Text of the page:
WASHINGTON (CN) – President Donald Trump Wednesday declined to say whether he plans to pardon Roger Stone after the Justice Department rolled back a sentencing recommendation for the president’s longtime ally, who was convicted last year of lying to Congress and witness tampering.
“I don’t want to say that yet,” the president said. He went on to tell reporters at the White House that Stone was “treated horribly.” Hours before, the president over Twitter had praised Attorney General Bill Barr for “taking charge” of the case.
The president denied having a hand in the Justice Department’s dialing back of its initial recommendation that Stone serve seven to nine years in prison. The shift in the department’s stance came after the president called the sentencing recommendation a “miscarriage of justice” over Twitter Tuesday morning.
As the Justice Department signaled that it would reverse the recommendation less than 24 hours after filing the sentencing memo in Washington federal court, all four federal prosecutors who brought the case to trial in November resigned from the legal proceedings.
“Nobody even knows what he did,” the president said Wednesday. “They put him in for nine years. It’s a disgrace.”
A federal jury found Stone guilty in November on all seven counts that he obstructed Congress, made false statements to the House Intelligence Committee and engaged in witness tampering.
House Speaker Nancy Pelosi accused the president over Twitter on Wednesday of engaging in political interference, and Senate Majority Leader Chuck Schumer sent a letter Tuesday evening to Justice Department Inspector General Michael Horowitz calling for an investigation into which White House officials were involved in the reversal.
Asked if his Tuesday morning tweet was political interference, the president said no and quickly veered back to staunchly defending Stone.
“He was treated very badly,” Trump said. “Nine years recommended by four people that, perhaps they were Mueller people, I don’t know who they were, prosecutors. I don’t know what happened. They all hit the road pretty quickly.”
All four federal prosecutors were career Justice Department employees. Two resigned from their posts on Tuesday.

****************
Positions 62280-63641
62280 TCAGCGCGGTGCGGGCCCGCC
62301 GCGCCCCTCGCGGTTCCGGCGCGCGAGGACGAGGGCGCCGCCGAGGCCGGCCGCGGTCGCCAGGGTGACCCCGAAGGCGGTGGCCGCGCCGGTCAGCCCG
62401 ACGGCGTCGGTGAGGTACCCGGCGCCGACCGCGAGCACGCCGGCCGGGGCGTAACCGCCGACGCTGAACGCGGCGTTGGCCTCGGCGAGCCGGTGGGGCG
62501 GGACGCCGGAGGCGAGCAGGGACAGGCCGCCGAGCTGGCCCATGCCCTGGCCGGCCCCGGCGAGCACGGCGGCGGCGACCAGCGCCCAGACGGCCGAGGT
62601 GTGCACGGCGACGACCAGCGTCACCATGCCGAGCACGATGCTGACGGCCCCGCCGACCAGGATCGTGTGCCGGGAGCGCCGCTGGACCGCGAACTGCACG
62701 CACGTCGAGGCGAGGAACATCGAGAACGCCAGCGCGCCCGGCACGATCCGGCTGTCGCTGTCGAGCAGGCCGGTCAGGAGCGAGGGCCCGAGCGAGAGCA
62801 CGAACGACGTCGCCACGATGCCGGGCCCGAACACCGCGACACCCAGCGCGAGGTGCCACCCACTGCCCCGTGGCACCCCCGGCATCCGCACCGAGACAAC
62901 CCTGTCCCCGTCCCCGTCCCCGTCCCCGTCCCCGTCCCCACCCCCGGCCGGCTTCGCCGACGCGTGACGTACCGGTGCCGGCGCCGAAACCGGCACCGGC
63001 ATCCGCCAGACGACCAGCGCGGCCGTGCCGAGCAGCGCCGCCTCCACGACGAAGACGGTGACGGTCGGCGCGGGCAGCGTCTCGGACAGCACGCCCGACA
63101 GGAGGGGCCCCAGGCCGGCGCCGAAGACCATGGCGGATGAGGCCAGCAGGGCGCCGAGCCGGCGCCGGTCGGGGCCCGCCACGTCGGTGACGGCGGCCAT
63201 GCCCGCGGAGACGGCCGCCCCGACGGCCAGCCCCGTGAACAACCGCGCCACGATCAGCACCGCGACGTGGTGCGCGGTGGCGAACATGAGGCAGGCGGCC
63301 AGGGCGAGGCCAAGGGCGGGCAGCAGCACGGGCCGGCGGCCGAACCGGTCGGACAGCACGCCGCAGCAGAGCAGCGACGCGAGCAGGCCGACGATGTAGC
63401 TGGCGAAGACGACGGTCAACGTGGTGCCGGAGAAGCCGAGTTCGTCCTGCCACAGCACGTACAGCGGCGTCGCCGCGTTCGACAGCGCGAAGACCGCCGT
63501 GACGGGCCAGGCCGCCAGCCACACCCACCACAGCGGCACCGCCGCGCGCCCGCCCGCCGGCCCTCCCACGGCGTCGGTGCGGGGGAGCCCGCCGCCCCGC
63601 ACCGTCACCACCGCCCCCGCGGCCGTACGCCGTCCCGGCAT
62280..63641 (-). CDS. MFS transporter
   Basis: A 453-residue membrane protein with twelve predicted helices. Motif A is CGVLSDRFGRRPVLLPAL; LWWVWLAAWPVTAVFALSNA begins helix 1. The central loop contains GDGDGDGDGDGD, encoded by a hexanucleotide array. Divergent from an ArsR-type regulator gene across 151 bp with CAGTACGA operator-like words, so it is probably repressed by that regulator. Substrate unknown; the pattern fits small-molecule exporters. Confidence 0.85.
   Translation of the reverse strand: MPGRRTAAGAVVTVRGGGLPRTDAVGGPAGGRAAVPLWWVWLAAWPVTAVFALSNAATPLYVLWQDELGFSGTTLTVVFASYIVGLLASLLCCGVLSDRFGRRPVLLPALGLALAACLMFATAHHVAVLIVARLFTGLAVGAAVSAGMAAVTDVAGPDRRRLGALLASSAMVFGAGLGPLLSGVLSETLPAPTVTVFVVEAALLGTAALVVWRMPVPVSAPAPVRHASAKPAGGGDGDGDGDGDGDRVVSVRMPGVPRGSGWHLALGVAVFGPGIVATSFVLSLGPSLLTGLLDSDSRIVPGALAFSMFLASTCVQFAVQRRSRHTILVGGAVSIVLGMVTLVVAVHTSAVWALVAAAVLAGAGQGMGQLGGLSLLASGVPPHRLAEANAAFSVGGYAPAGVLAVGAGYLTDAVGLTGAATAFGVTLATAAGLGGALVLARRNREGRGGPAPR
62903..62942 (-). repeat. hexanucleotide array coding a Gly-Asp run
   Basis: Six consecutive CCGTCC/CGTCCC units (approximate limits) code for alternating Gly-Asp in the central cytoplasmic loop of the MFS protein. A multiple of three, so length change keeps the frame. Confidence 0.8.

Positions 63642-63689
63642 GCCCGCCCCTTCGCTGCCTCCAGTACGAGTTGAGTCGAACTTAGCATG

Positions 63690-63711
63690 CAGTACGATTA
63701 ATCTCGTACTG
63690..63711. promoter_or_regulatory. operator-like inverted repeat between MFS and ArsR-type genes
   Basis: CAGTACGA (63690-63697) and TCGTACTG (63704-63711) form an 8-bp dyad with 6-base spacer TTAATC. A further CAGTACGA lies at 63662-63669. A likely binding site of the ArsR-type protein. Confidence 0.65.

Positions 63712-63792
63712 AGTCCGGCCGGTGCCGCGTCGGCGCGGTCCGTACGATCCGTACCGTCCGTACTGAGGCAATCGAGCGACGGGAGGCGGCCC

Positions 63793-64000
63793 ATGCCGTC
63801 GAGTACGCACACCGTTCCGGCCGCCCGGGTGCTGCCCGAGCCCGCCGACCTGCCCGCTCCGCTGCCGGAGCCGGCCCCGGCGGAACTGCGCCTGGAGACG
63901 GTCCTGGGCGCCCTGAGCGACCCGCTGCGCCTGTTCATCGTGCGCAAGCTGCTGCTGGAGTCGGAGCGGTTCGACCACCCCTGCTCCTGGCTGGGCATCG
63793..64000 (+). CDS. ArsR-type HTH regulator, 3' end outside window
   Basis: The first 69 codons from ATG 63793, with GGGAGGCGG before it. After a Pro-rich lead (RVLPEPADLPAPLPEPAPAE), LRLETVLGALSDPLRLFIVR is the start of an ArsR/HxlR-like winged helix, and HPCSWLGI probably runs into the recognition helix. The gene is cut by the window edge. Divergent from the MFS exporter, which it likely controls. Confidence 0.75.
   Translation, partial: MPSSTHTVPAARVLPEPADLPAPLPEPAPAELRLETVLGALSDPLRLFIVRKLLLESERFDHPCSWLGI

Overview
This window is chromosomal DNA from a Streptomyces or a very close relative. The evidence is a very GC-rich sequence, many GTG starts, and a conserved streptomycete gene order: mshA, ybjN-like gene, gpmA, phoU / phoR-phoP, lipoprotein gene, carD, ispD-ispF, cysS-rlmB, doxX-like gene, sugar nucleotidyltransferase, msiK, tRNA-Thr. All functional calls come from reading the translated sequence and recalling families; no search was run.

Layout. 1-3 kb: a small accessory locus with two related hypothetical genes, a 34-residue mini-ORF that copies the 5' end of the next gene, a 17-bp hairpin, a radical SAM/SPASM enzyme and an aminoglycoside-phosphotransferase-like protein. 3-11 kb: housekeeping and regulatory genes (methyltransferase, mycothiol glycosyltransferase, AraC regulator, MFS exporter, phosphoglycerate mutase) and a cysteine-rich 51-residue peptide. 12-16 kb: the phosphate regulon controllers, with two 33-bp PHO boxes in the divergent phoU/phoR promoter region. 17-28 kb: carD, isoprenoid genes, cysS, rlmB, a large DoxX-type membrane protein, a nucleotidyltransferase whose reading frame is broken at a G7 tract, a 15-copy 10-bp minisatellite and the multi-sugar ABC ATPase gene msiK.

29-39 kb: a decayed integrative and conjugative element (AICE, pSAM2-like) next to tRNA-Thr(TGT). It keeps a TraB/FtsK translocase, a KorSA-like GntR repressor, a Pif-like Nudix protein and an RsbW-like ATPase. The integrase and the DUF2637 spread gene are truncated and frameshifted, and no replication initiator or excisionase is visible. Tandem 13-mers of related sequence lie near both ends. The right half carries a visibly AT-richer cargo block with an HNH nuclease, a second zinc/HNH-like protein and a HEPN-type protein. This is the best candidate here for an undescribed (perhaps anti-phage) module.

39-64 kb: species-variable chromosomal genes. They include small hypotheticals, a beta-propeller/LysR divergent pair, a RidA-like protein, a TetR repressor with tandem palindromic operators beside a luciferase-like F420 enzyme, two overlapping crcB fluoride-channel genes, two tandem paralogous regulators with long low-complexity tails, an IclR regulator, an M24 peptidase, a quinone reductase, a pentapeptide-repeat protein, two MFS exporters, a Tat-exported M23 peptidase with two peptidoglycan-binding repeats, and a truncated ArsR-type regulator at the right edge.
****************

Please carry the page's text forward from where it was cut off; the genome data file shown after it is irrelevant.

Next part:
The first to step down, Aaron Zelinsky, was once an attorney on former special counsel Robert Mueller’s investigative team, and notified the court he was withdrawing from the Stone case and resigning effective immediately from his special assignment as an assistant U.S. attorney in the District of Columbia.
Less than an hour later, Jonathan Kravis told the court he was resigning entirely from the Justice Department. Fellow prosecutors Adam Jed and Michael Marando then withdrew from the case.
The shocking series of events came less than a week after the GOP-controlled Senate acquitted Trump of abuse of power and obstruction of Congress.
Republicans such as Senators Susan Collins and Lisa Murkowski said they hoped Trump had learned his lesson from the Senate impeachment trial.
But from the Oval Office on Wednesday, Trump said he learned from the proceedings that Democrats are “crooked” and “vicious,” adding that his poll numbers are up ten points.
Just prior to the president’s Oval Office remarks, the judge presiding over Stone’s case unsealed an order signed last week, prior to the internal turmoil that rocked the Justice Department on Tuesday.
The order denied a request from Stone for a new trial drawing on a claim that U.S. District Judge Amy Berman Jackson rejected his request to strike a juror during his criminal trial last year.
The juror was an IRS lawyer and during jury selection told Jackson that someone had shown her a Wall Street Journal article about the case.
“Given the content of the questionnaire in its entirety, and the juror’s testimony and demeanor during voir dire, the Court finds in its discretion that it was not necessary to strike the juror for alleged bias for failure to follow the Court’s instructions,” Jackson wrote in the order signed on Feb. 5.
Stone is scheduled to appear in Judge Jackson’s courtroom on Feb. 20 for sentencing.
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